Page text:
Natalie Berg develops this argument by saying successful retailers must adopt a multichannel strategy. “There is no such thing as a hypermarket shopper or a convenience store shopper. Retailers must be able to reach their customers on different shopping occasions, whether that is in a big-box out of town or while shopping on their mobile phones … Hypermarkets must create a more compelling reason to shop. The most basic rule in retailing is staying relevant to your customers.”

Jean-Jacques Vandenheede underlines the axiom that consumers don’t shop by channel: “Shopping missions are the key. Shoppers will not put in balance a trip to a hypermarket with a trip to convenience. The mission will define where to shop. Hypermarkets need to give shoppers the arguments and incentives they can’t refuse.”

That sounds like consensus. But with ongoing socio-economic trends pointing to more single households and more urban living, those incentives had better be compelling.



Insolvent retailers

More retailers are becoming insolvent

Are we paying attention to the warning signs?

The decline of the CD has been a long train coming. The first publicly-available MP3 converter appeared in 1994. MP3 music files immediately began to circulate across the internet. The media was writing about MP3 long before Napster launched in 1999. Apple launched the iPod in 2001. The signs were crystal clear. As has been exhaustively documented elsewhere, both the record industry and the CD retail industry did precisely nothing.

Well, they pursued a few illegal file-sharers. How effective these high-profile examples were in changing behaviour is hard to determine. Some commentators maintain that the present drift away from illegal file-sharing to legal download sites or legal streaming sites is down to the fact that the record industry finally accepted that MP3 had arrived and began to licence pay sites instead of trying to shut them down. The record industry’s initial stubbornness, however, cost it dearly. Not only did its resistance effectively grant a temporary monopoly to piracy, enabling the delusion for a generation of music lovers that music is and should be free, but it gave a false hope to retailers of CDs that the format was sustainable as a business idea.

In October this year, online retailer Amazon launched the first international version of its electronic e-book reader, Kindle. The inescapable reality that creative media content, whether it is text, music or video, can now be downloaded via the internet and played or read on a range portable electronic devices is not a trivial detail in the recent news that Borders and cdiscount in the UK have failed. Unable to find a buyer, Borders placed itself in administration. Cdiscount , in which French supermarket giant Casino has a stake, has gone into provisional liquidation.

In France, luxury group PPR is hurriedly offering its own media retailer, Fnac, for sale. (While Fnac is not insolvent and is being disposed along with Conforama, PPR clearly sees the advantage in a swift exit from the mass entertainment media business.) Like Borders, Fnac mainly sells music, books and DVDs and is based around a significant rangeholding in each store. The company has already closed one CD-only store in Paris. Should a company be brave enough to buy Fnac, their first order of business, one would think, would be to scale back drastically its dependence on sales of physical entertainment media and focus on consumer electronics.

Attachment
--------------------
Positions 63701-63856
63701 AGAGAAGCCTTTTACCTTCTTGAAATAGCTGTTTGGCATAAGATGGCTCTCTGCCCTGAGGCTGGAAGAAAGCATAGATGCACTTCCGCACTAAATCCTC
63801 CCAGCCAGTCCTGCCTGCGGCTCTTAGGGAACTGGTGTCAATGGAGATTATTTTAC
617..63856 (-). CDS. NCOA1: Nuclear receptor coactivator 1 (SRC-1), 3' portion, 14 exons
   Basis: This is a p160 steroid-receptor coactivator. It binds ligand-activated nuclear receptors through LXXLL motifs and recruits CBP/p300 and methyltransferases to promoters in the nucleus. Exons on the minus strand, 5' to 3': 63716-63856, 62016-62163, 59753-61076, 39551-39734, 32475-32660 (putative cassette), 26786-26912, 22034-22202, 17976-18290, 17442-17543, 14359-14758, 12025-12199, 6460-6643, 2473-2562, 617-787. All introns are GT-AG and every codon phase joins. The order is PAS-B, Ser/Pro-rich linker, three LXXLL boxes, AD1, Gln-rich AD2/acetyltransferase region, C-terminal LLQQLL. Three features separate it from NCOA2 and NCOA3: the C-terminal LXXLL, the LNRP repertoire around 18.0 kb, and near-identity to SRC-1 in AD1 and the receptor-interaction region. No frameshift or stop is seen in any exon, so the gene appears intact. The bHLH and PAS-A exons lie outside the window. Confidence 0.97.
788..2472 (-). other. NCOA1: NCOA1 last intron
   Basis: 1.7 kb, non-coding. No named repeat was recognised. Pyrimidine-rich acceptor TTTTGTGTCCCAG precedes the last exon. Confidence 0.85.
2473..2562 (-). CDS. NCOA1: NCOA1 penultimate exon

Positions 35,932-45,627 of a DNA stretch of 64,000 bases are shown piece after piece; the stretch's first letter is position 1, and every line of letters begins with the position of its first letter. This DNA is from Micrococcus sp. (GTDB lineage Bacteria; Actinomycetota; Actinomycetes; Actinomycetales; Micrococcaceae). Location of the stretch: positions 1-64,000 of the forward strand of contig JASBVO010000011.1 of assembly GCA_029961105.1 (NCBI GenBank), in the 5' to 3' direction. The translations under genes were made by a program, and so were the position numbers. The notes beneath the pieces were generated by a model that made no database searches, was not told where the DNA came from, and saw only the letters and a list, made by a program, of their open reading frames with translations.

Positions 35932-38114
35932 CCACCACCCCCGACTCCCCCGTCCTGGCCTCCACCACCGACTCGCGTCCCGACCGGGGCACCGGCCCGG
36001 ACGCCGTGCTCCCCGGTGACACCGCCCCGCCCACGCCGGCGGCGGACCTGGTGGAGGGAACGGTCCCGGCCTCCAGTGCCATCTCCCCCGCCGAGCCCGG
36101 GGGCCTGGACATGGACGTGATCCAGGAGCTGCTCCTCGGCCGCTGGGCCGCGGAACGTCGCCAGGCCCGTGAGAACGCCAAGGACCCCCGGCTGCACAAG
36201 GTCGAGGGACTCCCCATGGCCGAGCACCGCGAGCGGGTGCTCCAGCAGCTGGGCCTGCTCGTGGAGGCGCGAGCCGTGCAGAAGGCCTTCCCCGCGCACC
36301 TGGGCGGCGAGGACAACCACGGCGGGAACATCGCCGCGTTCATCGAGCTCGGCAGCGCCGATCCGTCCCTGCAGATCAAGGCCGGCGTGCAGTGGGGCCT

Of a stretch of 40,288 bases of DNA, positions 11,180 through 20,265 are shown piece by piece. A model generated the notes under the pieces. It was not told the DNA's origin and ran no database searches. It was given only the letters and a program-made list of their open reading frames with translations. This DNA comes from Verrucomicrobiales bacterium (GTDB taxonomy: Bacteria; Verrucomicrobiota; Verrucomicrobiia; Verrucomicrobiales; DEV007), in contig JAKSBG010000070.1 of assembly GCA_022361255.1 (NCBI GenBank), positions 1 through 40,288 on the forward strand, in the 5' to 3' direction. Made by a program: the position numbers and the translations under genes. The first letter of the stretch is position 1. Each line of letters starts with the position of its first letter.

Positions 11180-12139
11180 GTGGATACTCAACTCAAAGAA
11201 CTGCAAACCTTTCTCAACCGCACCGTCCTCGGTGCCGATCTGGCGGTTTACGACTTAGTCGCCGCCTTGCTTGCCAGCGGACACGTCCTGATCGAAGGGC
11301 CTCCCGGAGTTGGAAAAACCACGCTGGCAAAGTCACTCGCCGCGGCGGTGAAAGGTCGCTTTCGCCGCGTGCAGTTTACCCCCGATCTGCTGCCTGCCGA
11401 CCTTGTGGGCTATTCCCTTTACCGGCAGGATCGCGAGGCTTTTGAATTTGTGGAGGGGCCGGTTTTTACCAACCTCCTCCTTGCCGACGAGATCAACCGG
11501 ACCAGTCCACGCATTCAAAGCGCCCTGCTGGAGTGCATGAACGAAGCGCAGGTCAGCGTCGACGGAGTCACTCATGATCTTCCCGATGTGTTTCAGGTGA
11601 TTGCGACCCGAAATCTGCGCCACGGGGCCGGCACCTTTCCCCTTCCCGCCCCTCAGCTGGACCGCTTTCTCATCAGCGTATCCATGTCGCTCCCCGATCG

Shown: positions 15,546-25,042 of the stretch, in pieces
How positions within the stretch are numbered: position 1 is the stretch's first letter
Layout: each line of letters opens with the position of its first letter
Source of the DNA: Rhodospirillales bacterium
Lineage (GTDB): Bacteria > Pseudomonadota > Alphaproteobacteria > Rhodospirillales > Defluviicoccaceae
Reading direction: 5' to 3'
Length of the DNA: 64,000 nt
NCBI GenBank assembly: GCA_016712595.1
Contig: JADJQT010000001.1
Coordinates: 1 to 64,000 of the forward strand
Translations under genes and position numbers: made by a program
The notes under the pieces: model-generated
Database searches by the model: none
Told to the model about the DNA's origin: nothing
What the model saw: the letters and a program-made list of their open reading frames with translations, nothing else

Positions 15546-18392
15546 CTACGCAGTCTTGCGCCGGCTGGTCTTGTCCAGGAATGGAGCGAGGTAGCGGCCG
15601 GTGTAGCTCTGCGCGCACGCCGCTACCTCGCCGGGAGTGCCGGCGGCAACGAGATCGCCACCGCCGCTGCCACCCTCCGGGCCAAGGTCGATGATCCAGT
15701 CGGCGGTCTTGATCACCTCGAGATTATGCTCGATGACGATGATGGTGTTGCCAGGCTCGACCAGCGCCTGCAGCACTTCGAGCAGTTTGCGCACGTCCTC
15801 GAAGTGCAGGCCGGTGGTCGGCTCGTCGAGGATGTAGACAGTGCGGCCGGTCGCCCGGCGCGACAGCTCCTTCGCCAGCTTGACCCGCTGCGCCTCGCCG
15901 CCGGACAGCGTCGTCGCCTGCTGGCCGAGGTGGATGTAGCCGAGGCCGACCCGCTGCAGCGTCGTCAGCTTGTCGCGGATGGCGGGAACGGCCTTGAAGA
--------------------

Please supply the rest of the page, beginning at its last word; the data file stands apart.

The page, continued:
Facing up to consumer change

The Borders UK story is instructive. Its owners and management ignored the realities of changing consumer demand and denied the need to adapt the US business model for the UK. Borders stores have a lot of cash tied up in low-margin inventory and need scale to achieve profitability. The company was unable to achieve this in the UK, due to rent costs, planning restrictions and competition for sites. CEO Philip Downer did acknowledge digital disintermediation as a factor in the market. But he appeared to downplay its significance and plugged on, convinced that consumers really did want to buy books and CDs and that the business could trade itself well again by tinkering with category management and discounting bestsellers.


Philip Downer: “I can guarantee that a significant portion of our income will come from something we haven’t yet identified.”

But with the gradual migration of book, CD and DVD sales to online retailers such as Amazon and latterly to downloading sites (Amazon offers this as well) the business was left with fixed costs that could only go up, pitted against demand that could only go down. Borders Group, the US parent company, realised this and sold off the UK arm to Luke Johnson’s Risk Capital, back in 2007. It turned out to be too heavy a risk for Johnson, who admitted defeat and sold it on in June this year to Valco, a specialist in troubled retail. As recently as October, in a poignant expression of misplaced optimism, Downer announced his vision for future success: “I can guarantee that a significant portion of our income will come from something we haven’t yet identified.”

The company’s descent into insolvency in the UK was slow and painful for the business, painful for the industry for which it was an outlet and is about to become painful for its 1,500 employees.

This story first appeared in Consumer Business News, 2009